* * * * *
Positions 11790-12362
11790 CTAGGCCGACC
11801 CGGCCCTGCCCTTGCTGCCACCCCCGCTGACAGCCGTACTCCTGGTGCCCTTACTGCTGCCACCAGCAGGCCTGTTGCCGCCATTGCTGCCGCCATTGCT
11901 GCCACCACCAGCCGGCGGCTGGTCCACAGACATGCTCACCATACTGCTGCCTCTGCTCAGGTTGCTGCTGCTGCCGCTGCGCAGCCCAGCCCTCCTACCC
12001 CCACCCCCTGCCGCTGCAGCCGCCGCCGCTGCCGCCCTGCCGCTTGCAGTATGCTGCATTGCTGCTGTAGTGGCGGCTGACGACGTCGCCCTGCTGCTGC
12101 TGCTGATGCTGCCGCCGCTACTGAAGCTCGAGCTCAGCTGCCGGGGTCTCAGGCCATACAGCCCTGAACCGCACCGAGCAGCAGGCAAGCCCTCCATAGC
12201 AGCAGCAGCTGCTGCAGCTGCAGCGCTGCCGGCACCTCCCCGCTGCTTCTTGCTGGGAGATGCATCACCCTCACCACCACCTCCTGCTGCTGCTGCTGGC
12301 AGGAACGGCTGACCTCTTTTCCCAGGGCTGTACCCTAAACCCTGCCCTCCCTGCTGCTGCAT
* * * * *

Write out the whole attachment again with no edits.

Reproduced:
Positions 11790-12362
11790 CTAGGCCGACC
11801 CGGCCCTGCCCTTGCTGCCACCCCCGCTGACAGCCGTACTCCTGGTGCCCTTACTGCTGCCACCAGCAGGCCTGTTGCCGCCATTGCTGCCGCCATTGCT
11901 GCCACCACCAGCCGGCGGCTGGTCCACAGACATGCTCACCATACTGCTGCCTCTGCTCAGGTTGCTGCTGCTGCCGCTGCGCAGCCCAGCCCTCCTACCC
12001 CCACCCCCTGCCGCTGCAGCCGCCGCCGCTGCCGCCCTGCCGCTTGCAGTATGCTGCATTGCTGCTGTAGTGGCGGCTGACGACGTCGCCCTGCTGCTGC
12101 TGCTGATGCTGCCGCCGCTACTGAAGCTCGAGCTCAGCTGCCGGGGTCTCAGGCCATACAGCCCTGAACCGCACCGAGCAGCAGGCAAGCCCTCCATAGC
12201 AGCAGCAGCTGCTGCAGCTGCAGCGCTGCCGGCACCTCCCCGCTGCTTCTTGCTGGGAGATGCATCACCCTCACCACCACCTCCTGCTGCTGCTGCTGGC
12301 AGGAACGGCTGACCTCTTTTCCCAGGGCTGTACCCTAAACCCTGCCCTCCCTGCTGCTGCAT